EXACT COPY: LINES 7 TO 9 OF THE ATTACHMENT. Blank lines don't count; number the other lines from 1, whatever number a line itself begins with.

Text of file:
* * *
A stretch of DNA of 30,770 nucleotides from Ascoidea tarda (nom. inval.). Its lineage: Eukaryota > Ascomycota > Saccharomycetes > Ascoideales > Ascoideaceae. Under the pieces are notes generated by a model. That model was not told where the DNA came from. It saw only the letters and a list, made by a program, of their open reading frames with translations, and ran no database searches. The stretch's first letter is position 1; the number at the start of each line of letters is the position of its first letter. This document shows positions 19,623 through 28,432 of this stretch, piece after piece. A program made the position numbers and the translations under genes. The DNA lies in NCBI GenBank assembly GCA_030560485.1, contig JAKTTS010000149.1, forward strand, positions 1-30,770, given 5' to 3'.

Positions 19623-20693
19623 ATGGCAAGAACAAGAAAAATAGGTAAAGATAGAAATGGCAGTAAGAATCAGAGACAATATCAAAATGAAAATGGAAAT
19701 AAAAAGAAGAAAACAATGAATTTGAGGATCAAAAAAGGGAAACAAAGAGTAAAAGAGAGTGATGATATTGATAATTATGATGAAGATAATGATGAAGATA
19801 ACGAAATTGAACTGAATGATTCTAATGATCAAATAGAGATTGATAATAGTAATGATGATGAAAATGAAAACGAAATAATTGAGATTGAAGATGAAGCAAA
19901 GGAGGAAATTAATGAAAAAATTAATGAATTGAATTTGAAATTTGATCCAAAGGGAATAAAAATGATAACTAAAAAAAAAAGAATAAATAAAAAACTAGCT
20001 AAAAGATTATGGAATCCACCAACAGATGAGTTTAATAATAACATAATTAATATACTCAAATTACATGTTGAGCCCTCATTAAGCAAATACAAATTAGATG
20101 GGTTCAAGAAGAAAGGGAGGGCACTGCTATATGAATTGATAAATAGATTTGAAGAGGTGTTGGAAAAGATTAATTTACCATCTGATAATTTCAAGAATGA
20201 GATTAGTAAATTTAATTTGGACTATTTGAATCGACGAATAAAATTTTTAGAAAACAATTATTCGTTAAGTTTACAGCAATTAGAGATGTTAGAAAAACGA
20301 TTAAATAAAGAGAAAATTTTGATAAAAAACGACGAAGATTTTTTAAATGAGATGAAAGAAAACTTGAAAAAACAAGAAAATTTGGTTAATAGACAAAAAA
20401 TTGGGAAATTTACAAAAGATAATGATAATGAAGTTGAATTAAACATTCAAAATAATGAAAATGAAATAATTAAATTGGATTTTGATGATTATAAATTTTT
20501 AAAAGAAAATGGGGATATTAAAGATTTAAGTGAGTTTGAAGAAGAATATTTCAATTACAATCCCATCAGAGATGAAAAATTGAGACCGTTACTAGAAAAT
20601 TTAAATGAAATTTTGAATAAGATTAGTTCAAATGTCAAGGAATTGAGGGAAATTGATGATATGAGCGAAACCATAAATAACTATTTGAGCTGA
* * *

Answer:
20001 AAAAGATTATGGAATCCACCAACAGATGAGTTTAATAATAACATAATTAATATACTCAAATTACATGTTGAGCCCTCATTAAGCAAATACAAATTAGATG
20101 GGTTCAAGAAGAAAGGGAGGGCACTGCTATATGAATTGATAAATAGATTTGAAGAGGTGTTGGAAAAGATTAATTTACCATCTGATAATTTCAAGAATGA
20201 GATTAGTAAATTTAATTTGGACTATTTGAATCGACGAATAAAATTTTTAGAAAACAATTATTCGTTAAGTTTACAGCAATTAGAGATGTTAGAAAAACGA